DISH Network today announced that it has signed agreements with four fiber vendors to provide fronthaul and backhaul support to connect its 5G network to sites covering ~60 million people in the United States. Specifically, these fiber providers are Zayo, Uniti, Segra, and Everstream.
With these agreements, DISH gains access to fiber across the United States. This fiber provides DISH with the coverage, speed and bandwidth needed to connect its forthcoming markets to the nation’s first cloud-native, Open RAN-based 5G network.
The fiber agreements with Zayo, Uniti, Segra, and Everstream are critical to helping DISH build-out its 5G network more quickly and cost-effectively than 5G deployments from competitors AT&T, Verizon, and T-Mobile.
DISH Network’s Fiber Build-Out
DISH now has agreements with many of the largest fiber providers in the United States. Indeed, this also includes the prior towers and fiber agreement which DISH signed with Crown Castle in mid-November. Overall, DISH now has access to fiber across the United States from providers with the following portfolios:
- Zayo: 133k fiber route miles and 13.2 million fiber strand miles
- Uniti: 124k fiber route miles and 6.7 million fiber strand miles
- Crown Castle: 80k fiber route miles
- Segra: 30k fiber route miles and 1.0 million fiber strand miles
- Everstream: 15k fiber route miles
Separately, in early November 2020, two of these fiber companies, Uniti and Everstream agreed a strategic $206m fiber deal.
DISH Network’s 5G Approach
Overall, DISH intends to build a “real”, greenfield 5G wireless network, assembling all of its digital infrastructure needs from third parties. Specifically, DISH’s strategy involves building the first open, standalone, and virtualized 5G network in the United States.
This fiber announcement by DISH is the second digital infrastructure partnership that DISH has agreed to during the month of November. Indeed, in mid-November, DISH agreed to lease 20k towers from Crown Castle on a 15-year lease agreement.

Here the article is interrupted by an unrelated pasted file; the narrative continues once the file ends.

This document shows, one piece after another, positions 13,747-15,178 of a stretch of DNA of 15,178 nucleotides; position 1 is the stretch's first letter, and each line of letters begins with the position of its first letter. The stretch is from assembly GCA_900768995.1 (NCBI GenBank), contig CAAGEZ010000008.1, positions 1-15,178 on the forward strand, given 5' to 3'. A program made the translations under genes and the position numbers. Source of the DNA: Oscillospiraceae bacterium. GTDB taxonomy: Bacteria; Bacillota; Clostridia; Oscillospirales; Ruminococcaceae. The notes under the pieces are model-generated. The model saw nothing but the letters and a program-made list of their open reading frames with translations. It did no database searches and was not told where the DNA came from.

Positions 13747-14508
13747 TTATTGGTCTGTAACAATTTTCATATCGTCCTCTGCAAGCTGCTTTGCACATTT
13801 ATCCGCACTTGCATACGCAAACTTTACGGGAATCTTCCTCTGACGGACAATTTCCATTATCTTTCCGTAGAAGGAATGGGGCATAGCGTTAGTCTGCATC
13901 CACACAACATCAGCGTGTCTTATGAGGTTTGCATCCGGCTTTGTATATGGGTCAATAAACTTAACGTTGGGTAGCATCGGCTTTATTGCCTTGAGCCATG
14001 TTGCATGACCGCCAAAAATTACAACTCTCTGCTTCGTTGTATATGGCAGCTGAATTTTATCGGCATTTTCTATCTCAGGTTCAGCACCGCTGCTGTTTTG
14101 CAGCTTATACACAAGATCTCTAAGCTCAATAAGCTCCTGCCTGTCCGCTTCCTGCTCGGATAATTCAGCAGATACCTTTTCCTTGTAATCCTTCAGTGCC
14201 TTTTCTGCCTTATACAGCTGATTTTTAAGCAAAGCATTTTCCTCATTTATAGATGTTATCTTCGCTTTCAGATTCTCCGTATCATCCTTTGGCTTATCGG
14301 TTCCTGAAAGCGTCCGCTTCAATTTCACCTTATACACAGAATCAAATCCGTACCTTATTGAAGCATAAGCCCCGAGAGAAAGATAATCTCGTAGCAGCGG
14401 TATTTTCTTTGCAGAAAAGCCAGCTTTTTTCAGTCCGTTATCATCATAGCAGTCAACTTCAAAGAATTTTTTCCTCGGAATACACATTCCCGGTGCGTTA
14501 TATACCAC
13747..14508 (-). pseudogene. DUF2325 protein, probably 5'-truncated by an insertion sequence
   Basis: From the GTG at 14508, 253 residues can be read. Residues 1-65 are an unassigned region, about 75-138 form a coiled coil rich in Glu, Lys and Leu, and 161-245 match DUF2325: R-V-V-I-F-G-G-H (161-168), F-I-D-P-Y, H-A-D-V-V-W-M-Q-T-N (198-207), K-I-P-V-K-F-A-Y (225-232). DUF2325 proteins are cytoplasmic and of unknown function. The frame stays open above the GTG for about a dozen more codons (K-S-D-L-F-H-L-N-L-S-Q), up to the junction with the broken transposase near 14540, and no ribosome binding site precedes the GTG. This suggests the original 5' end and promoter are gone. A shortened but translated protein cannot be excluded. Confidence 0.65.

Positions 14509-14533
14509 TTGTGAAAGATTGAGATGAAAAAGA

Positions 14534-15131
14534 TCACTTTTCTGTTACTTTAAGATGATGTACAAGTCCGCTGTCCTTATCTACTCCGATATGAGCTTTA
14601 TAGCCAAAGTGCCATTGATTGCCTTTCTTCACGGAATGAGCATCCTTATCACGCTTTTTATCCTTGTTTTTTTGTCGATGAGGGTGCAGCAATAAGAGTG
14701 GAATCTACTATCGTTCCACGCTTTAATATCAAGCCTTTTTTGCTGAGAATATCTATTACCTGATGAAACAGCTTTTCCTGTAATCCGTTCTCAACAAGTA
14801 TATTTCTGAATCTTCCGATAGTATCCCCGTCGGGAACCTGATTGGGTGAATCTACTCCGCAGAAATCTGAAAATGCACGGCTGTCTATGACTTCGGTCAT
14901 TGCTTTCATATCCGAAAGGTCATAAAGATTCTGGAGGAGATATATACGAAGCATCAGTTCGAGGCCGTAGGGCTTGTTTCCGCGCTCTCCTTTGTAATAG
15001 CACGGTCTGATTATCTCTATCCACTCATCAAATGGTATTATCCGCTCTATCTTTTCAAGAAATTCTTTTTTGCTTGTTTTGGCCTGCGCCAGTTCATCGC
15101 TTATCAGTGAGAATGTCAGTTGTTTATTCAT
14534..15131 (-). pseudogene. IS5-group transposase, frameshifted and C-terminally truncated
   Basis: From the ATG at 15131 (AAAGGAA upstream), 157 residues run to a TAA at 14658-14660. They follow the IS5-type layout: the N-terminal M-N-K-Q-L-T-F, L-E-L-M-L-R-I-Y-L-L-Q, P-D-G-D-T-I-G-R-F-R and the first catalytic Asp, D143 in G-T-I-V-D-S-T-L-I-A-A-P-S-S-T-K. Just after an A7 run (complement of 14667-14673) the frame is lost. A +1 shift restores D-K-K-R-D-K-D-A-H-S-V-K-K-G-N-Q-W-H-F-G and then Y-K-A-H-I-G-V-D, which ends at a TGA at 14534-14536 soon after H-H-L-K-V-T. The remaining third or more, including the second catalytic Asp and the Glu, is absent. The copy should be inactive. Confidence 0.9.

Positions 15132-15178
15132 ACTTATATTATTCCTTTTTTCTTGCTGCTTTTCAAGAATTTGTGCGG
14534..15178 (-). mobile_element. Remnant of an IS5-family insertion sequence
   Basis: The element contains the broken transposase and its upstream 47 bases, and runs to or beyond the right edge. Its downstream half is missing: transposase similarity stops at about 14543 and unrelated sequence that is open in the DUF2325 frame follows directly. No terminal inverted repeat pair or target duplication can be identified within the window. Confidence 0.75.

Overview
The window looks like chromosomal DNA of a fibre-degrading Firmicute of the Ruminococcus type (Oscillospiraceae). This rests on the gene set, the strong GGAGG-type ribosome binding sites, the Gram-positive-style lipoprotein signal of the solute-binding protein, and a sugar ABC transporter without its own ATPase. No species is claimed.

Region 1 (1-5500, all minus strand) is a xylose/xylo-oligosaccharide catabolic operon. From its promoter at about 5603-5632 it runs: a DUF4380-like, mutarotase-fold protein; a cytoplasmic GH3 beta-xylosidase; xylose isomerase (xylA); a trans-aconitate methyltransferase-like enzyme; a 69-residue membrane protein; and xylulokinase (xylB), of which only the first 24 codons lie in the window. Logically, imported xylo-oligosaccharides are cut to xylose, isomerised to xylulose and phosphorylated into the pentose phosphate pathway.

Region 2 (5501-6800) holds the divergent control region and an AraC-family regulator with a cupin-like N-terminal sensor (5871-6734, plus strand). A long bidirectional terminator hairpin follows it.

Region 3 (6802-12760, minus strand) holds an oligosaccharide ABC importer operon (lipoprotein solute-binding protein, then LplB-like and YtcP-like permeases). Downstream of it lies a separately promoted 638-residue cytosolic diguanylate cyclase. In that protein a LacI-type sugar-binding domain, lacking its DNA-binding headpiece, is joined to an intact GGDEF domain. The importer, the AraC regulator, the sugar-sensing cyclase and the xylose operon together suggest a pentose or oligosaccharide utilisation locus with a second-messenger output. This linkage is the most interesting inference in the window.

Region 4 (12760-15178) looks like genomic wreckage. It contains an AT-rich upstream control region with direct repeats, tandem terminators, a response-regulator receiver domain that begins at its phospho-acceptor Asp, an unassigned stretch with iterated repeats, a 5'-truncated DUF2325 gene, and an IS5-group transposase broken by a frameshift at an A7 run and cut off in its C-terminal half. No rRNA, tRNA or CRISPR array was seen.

Furthermore, DISH has recently been making several wireless vendor announcements, as it relates to its 5G network build-out. Specifically, DISH has announced partnerships with Fujitsu for 5G radio units, Mavenir and Altiostar for virtualized RAN software, VMware for its cloud-native 5G network, and Nokia for its 5G standalone core network.
READ MORE: 5G Standalone (SA) – What is it? and How Does it Work?
Fiber Need for 5G
Fiber is the backbone for 5G services. Furthermore, fiber is necessary because it allows data to travel at the speed of light. Higher data transmission speeds over fiber will enable the low-latency communications that 5G has to offer.
5G requires more fiber-to-the-tower and fiber to indoor facilities to be built. Specifically, fiber connections ensure that there is sufficient capacity for data to be transported from the tower back to the local telecommunications operator or local point-of-presence (PoP). Without fiber connected to the tower, full 5G services cannot be achieved.
Historically, there has been very distinct pockets of towers and fiber activity. However, as carriers continue to deploy 5G, they are moving their network architectures towards C-RAN (known as cloud-RAN or centralized-RAN). DISH is a leader in C-RAN architecture. This architecture uses fiber to connect base station equipment to remote radio heads and antennas on towers. Therefore, 5G will bring a convergence of both tower and fiber infrastructure in the network. Indeed, C-RAN will allow carriers like DISH to run their networks more efficiently than what they have historically done.